The Student News Site of Tarrant County College

The Collegian

The Student News Site of Tarrant County College

The Collegian

The Student News Site of Tarrant County College

The Collegian

Game Review: Retro compilation reintroduces gaming classics

Photo+courtesy+of+Sega%0A%E2%80%9CDynamite+Headdy%2C%E2%80%9D+a+game+from+1994%2C+is+one+of+the+titles+in+the+%E2%80%9CSega+Genesis+Classics%E2%80%9D+collection.+It+also+has+games+like+Sonic+The+Hedgehog+and+Streets+of+Rage.
Photo courtesy of Sega “Dynamite Headdy,” a game from 1994, is one of the titles in the “Sega Genesis Classics” collection. It also has games like Sonic The Hedgehog and Streets of Rage.

Michael Foster-Sanders
senior producer

Game preservation is a big deal in the world of video games these days.

Physical media is prone to dying, gaming companies are being bought, sold and original assets are sometimes lost or destroyed. The need for modern gaming releases is dire.

One company that always seems to have one foot in the game is Sega. It’s known for re-releasing things like games, mini-systems or compilations with almost every new generation of game consoles. Sega is in the business of making sure the gaming community knows what it has contributed to the culture, despite its last gaming system, the Dreamcast, being released in 1999.

Sega decided to bring out another compilation from its 16-bit Genesis platform that showcases games throughout the lifespan of the system. It has some heavy hitters, and some deep cuts that Sega decided to include surprisingly.

Does this history piece deserve a one-credit-clear achievement, or deserve a game over for being dumpster truck juice? Sega has the skills to pay the bills.

“Sega Genesis Classics” comes with 50 games that have a diverse collection from each genre of yesteryear. The software company “Treasure” developed pure action titles for the system such as “Alien Soldier,” “Dynamite Headdy” and “Gunstar Heroes.” Headdy is an action-packed platformer with a twist, and Soldier, on the other hand, is a boss rush injected with drugs. It will destroy most seasoned gamers. Heroes is a regular on “Best of Genesis” gaming lists, and it’s a Run N’ Gun that even Nintendo fanboys had to bend their knees to because of its gameplay.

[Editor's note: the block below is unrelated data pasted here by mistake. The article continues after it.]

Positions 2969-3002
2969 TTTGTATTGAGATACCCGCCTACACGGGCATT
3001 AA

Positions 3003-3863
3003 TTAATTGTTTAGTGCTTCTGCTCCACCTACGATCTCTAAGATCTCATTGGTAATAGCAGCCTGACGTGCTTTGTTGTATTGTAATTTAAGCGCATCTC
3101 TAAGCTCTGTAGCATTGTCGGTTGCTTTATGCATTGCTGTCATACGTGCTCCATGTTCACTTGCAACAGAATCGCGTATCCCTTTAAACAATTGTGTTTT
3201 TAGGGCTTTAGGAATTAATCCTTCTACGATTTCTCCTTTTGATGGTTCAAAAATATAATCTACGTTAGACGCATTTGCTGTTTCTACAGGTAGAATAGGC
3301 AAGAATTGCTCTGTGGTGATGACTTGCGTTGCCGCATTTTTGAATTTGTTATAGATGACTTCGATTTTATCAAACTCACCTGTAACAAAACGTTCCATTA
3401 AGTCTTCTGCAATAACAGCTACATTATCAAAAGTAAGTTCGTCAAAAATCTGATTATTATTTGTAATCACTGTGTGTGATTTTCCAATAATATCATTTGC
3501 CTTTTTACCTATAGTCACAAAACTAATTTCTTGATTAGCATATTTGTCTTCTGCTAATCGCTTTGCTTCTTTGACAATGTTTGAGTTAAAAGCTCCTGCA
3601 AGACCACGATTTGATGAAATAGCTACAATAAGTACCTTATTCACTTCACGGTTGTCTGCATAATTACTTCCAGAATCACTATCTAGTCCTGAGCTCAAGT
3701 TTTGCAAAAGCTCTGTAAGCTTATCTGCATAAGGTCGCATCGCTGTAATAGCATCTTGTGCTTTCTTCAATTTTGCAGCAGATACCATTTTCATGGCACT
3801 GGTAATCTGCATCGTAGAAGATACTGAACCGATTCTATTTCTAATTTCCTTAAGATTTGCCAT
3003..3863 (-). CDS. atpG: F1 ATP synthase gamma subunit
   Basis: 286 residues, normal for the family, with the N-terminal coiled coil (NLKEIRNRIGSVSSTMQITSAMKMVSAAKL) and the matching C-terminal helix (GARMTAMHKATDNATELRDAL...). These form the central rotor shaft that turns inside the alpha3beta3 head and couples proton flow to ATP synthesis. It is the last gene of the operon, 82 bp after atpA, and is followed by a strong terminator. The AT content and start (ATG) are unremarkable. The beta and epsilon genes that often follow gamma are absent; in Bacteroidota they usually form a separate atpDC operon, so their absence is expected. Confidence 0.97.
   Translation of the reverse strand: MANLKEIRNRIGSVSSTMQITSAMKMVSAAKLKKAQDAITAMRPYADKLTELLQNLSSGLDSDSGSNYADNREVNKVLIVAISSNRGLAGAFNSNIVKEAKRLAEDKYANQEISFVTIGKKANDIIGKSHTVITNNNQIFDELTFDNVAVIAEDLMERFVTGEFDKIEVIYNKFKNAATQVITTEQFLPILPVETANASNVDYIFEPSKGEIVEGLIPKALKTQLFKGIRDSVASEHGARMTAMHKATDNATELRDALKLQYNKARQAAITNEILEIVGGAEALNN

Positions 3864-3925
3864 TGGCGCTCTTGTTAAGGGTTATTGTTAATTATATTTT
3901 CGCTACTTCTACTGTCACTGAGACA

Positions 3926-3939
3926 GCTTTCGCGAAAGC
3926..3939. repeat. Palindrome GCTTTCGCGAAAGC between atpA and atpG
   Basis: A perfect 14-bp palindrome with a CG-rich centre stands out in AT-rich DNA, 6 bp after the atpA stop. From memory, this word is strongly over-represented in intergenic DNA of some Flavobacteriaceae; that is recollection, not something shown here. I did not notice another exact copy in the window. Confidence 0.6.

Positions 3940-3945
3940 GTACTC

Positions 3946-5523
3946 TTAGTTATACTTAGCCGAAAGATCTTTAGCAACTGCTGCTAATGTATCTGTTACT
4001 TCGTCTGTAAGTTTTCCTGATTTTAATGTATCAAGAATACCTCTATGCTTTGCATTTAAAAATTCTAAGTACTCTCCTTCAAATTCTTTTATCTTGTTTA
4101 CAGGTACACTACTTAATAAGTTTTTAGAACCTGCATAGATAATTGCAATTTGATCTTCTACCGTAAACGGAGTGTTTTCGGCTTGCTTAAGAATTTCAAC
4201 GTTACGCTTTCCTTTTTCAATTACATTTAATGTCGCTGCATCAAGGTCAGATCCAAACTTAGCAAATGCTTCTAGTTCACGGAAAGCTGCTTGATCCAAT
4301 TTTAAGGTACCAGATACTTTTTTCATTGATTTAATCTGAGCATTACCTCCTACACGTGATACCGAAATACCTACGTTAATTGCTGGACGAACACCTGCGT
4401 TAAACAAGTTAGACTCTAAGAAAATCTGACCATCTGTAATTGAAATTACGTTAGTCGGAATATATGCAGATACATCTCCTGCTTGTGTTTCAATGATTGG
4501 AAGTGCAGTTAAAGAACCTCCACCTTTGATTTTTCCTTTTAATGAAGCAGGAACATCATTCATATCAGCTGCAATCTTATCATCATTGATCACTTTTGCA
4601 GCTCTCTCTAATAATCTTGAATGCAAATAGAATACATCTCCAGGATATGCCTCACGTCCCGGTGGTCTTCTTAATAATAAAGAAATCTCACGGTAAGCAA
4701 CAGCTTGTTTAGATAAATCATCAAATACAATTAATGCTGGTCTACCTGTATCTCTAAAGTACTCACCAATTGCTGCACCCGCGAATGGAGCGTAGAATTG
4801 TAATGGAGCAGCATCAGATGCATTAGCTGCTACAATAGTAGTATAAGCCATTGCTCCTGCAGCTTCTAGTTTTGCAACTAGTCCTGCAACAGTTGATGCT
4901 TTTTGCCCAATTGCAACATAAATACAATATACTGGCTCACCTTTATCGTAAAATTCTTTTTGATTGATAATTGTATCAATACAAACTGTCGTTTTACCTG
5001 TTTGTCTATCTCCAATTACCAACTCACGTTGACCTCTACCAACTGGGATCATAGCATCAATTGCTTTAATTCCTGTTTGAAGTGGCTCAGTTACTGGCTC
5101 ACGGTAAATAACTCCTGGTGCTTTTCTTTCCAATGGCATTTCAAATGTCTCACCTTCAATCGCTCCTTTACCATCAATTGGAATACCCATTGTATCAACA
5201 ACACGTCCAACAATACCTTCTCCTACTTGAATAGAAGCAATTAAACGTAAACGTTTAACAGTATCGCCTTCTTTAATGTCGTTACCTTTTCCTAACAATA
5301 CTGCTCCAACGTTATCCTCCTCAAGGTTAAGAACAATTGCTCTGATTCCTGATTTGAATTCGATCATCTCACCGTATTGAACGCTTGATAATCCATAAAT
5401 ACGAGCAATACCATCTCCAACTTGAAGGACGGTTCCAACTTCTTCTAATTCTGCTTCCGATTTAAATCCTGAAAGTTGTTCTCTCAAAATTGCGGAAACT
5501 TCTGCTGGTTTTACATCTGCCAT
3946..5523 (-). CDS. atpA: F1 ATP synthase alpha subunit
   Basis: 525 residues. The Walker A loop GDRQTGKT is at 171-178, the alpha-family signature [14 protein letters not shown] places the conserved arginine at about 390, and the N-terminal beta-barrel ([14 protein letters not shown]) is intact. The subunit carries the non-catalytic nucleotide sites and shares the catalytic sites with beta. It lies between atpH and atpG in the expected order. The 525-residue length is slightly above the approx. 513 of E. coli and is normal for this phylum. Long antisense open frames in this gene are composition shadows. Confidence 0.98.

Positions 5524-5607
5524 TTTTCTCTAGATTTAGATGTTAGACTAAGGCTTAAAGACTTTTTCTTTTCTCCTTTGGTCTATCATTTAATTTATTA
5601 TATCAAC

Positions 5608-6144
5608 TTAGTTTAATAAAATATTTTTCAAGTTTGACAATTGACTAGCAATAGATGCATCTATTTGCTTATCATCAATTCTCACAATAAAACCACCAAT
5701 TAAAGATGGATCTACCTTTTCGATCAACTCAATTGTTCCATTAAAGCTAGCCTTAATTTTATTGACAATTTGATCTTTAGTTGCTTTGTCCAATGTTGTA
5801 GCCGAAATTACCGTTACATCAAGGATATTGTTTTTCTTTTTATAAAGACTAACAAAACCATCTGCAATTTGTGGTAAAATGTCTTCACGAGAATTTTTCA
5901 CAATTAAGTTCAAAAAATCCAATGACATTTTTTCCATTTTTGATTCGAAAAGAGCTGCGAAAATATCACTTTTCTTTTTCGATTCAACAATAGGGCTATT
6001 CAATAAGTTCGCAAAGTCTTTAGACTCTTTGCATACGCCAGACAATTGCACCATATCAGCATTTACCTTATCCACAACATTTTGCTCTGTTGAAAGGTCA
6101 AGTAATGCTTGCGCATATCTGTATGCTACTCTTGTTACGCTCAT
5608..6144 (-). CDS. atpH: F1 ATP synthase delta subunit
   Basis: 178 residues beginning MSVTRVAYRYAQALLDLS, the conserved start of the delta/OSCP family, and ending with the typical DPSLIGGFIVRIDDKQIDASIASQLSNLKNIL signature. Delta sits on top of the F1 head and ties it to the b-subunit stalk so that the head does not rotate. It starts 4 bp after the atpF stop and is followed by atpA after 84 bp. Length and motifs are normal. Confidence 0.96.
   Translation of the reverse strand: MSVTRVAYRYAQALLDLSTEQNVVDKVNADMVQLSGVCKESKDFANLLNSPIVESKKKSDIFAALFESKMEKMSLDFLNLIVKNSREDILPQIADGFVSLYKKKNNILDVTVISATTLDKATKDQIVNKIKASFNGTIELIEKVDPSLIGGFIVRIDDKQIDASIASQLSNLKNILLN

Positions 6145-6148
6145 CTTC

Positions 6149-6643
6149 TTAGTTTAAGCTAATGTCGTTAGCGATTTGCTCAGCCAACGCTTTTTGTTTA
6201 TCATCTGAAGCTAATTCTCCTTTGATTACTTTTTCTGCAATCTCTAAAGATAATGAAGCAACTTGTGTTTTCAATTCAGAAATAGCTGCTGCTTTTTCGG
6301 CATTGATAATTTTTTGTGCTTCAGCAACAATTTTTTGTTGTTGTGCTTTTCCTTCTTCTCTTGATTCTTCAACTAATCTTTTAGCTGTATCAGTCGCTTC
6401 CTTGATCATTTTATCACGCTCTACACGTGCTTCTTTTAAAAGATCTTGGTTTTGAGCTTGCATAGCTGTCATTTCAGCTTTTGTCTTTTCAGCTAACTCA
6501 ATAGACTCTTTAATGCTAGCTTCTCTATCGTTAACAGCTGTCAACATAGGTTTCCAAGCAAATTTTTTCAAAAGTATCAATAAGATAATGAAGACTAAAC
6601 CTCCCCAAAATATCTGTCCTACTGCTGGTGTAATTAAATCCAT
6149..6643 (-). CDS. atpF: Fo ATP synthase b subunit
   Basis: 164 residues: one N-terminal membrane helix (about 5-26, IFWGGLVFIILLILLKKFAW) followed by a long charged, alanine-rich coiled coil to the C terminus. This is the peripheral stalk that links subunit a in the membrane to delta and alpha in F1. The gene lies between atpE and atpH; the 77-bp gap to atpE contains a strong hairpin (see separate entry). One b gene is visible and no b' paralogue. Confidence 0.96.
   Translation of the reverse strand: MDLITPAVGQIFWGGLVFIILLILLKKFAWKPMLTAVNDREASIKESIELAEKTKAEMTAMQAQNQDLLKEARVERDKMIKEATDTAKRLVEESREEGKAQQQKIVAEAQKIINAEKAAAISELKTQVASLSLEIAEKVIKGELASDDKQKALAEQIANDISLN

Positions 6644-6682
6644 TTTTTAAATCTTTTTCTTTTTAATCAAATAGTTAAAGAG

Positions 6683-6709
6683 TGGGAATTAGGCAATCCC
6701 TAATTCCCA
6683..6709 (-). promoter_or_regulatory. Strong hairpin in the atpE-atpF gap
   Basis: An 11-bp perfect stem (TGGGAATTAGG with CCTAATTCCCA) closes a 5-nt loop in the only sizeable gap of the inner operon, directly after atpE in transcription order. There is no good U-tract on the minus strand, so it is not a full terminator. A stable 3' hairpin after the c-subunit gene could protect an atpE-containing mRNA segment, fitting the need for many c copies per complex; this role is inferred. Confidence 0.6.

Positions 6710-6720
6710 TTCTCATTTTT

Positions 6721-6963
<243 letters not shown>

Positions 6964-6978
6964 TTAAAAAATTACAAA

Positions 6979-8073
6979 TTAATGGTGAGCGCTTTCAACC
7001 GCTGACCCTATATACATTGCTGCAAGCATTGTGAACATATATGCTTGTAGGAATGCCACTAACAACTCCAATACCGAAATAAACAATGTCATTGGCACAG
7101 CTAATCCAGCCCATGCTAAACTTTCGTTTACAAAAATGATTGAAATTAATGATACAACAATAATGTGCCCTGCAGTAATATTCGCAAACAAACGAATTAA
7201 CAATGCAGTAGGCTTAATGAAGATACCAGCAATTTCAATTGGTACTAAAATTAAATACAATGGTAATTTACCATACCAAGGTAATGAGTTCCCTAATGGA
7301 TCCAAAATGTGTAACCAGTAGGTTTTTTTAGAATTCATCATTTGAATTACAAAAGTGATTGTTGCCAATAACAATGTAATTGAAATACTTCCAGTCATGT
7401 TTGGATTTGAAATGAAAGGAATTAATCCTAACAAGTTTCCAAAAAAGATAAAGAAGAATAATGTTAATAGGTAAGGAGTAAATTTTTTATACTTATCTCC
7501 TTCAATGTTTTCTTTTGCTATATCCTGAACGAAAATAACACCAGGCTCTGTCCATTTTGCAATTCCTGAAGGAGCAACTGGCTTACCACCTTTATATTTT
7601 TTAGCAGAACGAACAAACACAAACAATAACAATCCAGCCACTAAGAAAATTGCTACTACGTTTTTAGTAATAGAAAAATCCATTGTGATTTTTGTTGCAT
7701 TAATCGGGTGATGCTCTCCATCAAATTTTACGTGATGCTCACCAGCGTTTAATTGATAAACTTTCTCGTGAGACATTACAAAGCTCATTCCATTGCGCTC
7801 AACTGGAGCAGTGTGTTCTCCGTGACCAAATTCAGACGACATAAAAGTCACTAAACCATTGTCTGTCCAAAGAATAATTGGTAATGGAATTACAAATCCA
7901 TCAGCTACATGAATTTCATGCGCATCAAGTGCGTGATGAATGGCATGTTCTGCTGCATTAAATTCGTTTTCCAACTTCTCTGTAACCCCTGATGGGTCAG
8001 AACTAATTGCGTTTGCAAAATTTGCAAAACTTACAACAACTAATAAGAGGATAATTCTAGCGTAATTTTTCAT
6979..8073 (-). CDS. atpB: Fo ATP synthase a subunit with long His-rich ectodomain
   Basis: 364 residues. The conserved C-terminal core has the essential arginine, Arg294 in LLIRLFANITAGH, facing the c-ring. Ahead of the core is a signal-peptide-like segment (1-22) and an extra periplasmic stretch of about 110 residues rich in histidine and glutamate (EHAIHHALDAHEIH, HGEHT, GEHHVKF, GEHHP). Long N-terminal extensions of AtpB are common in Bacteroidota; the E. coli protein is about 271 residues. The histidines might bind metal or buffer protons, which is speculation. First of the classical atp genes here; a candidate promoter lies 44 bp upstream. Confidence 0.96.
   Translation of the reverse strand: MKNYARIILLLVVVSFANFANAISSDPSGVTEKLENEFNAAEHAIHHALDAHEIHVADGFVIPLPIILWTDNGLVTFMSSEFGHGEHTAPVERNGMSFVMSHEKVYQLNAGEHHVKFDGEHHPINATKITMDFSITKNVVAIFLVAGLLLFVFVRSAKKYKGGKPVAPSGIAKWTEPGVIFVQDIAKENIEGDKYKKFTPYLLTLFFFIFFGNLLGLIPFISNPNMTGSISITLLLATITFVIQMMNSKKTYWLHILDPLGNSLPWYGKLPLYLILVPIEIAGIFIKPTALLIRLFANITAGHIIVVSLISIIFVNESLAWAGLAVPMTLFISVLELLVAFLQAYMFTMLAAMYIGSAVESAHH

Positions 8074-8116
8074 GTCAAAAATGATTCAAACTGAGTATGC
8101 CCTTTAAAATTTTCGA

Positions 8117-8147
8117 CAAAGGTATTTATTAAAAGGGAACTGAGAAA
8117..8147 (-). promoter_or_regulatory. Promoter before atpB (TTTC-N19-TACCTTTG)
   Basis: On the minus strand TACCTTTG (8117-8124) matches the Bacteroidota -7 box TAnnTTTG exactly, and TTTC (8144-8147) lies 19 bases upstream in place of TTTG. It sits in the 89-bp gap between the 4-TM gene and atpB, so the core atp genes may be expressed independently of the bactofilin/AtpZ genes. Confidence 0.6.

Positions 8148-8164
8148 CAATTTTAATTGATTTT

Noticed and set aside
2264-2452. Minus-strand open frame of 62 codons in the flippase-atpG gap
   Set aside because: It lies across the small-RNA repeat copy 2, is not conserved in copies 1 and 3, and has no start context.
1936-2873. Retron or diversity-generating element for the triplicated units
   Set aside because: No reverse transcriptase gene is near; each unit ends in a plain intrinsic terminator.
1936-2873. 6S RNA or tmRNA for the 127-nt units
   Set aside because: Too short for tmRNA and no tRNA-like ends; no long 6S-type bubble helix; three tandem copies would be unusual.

The role-playing games that Sega included are no slouches either. “Phantasy Star’s” three sequels are here to show it could go toe to toe with Square’s “Final Fantasy” series. The “Shining Force” series gave players tactical RPG gameplay for a different experience with science fiction elements.

Shining stars of this walk down memory lane is the “Streets of Rage” series which changed the beat ‘em up genre completely with its mechanics, gameplay and soundtrack by veteran composer Yuzo Koshiro. The first two “Sonic The Hedgehog” games are featured, and last but not least, the “Genesis Shinobi” trilogy. Every gamer should play these games at least once to experience their awesomeness.

To be fair and just, there are some weird inclusions of games on this list that shouldn’t have been cut such as Golden Axe 2 and 3, the abysmal “Alex Kidd and The Enchanted Castle” and the demake of “Virtua Fighter 2.” Why didn’t Sega include Sonic 3 and the lock on features from other games? But some deep cuts such as “Gain Ground,” “Beyond Oasis” and “Comix Zone” make up for the shortcomings.

Let’s get this out of the way. Emulation will never beat playing the original game, so what the developers were able to pull off is great. The only way one would notice something slightly off would be to run these games side by side with an actual Genesis, and even then, only die-hard gamers would be able to notice. But this compilation is not for them, it’s for people who want to learn about the company that dared to challenge Nintendo during the 16-bit gaming wars, and almost won.

Grab a copy of the “Sega Genesis Collection,” and see what Blast Processing is all about.

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